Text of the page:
Monday, September 10, 2012

"In a crowd, or by myself...."

“I can be in a crowd
or by myself
or almost anywhere...
When I close my eyes,
no darkness there
there's only Love, and
I get on my knees ...”

Jaci Velasquez's "On my Knees"reminds me that I can never be too alone...or too overwhelmed by chaos, cynicism, or drop to my knees (mentally or physically) in prayer. 

Nothing, and noone, can stop me from...stopping. From saying "no" to the clamor of urgency, "not yet" to the demand for an answer, or "I'm praying" to the impatience that thrives in the dark places of fear.

How often do we go to God "on the fly," thinking that we don't have time to just stop, and surrender our human sense of importance to the choreography of divine grace? To allow the space for being moved towards a solution by Love, rather than away from a problem out of fear.

In his acceptance speech for the nomination of his party -- as their candidate for a second term as President of the United Sates at the Democratic National Convention -- President Barack Obama quoted President Abraham Lincoln:

"I have been driven to my knees many times 
by the overwhelming conviction 
that I had no place else to go."

For me, this is not such a bad place to be. It's sometimes a blessing to find myself at the very end of all my well-intentioned -- and ofttimes desperate -- human thought-taking, and urgent grasping. To be standing at the edge of my self-importance, and to know that the only way out, is down on my knees.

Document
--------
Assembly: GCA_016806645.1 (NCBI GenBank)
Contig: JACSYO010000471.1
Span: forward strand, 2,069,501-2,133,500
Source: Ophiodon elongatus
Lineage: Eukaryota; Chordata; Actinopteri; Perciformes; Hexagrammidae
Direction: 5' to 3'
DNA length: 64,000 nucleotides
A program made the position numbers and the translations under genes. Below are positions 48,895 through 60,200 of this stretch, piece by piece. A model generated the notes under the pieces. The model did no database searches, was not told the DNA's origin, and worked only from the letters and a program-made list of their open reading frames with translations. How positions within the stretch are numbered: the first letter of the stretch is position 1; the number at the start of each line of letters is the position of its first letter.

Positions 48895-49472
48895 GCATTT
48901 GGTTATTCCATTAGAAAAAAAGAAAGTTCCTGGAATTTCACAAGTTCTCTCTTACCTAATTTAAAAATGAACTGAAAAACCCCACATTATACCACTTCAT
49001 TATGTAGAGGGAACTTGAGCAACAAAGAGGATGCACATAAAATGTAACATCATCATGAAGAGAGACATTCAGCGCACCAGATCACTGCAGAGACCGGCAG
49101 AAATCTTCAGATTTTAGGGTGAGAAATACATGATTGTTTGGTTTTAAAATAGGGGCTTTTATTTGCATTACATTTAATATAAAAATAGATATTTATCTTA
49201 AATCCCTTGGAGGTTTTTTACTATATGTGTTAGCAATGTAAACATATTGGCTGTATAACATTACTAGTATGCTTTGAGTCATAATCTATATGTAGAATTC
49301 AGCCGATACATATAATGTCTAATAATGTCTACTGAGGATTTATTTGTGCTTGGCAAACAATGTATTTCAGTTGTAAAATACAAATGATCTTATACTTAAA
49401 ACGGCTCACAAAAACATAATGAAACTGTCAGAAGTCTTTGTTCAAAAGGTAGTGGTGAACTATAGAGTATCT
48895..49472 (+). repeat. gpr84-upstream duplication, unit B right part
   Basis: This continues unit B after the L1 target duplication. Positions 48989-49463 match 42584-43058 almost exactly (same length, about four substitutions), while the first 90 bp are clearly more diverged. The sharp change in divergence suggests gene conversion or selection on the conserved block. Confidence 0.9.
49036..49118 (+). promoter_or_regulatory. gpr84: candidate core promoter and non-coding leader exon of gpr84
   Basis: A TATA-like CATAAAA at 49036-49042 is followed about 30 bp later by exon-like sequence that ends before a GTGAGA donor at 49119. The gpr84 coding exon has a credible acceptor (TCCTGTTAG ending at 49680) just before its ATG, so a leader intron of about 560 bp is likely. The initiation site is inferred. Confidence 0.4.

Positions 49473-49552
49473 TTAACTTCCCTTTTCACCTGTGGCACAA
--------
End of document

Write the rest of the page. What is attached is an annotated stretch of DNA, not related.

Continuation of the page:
And yet, how often do we measure someone's spiritual acumen by the perceived level of demonstrated "harmony" in their lives. It's a measuring stick dipped by the blind, into the murky depths a distorted glass beaker. How do any of us everreally know what another is facing in "the dark night of the soul."

President, pauper, or pilot, cowboy or CEO, the unemployed, the retiree, or the college freshman...we all live on the edge of our next great need for spiritual comfort, direction, healing, peace. And I don't know about anyone else, but if I am honest, I have to say that I spend most of that time, "on my knees." And I've learned that, to judge another's path by what we see on the outside, is like judging an athlete's strength and flexibility by the color and cost of their workout wear.

So, what can I do when I find myself in a dark moment of despair, or when I see my brother (or sister) in Christ facing a crisis of health, economy or faith? I can join them "on my knees." I can humbly can surrender my doing, for His stillness of Being. For the constancy of His care, the never-the-lessness of His peace, the insistence of His love...impartially and universally. Falling into the Truth of His presence, and trusting in His power, is the deepest and most satisfying rest I've ever known. And resting on my knees, in His presence, often gives me a spiritual perspective that is completely different than the one that sent me there.

There is never a situation so urgent, a question so important, or a decision so critical that we can't take a moment, and drop to our knees in prayer. Never. In his "dark night of the soul," our Master did just that. And his plea to his divine Parent: 

"Abba, Father, 
all things are possible unto thee; 
take away this cup from me..."

became, in the breath of a moment:

"...nevertheless not what I will, 
but what Thou wilt."

I love that word, "nevertheless." It is synonymous with the word "still." As in, "I will still be here." To be "still," is to be like Him in a profound way, to be "nevertheless." To be constant in our trust, unshakable in our clear conviction that we can alwaysstop, and pray. Or, as Mary Baker Eddy urges:

"Beholding the infinite tasks of truth, 
we pause, — wait on God. 
Then we push onward, 
until boundless thought walks enraptured, 
and conception unconfined 
is winged to reach the divine glory."

What a perfect thing to do, from the summit of one's knees...

with Love,


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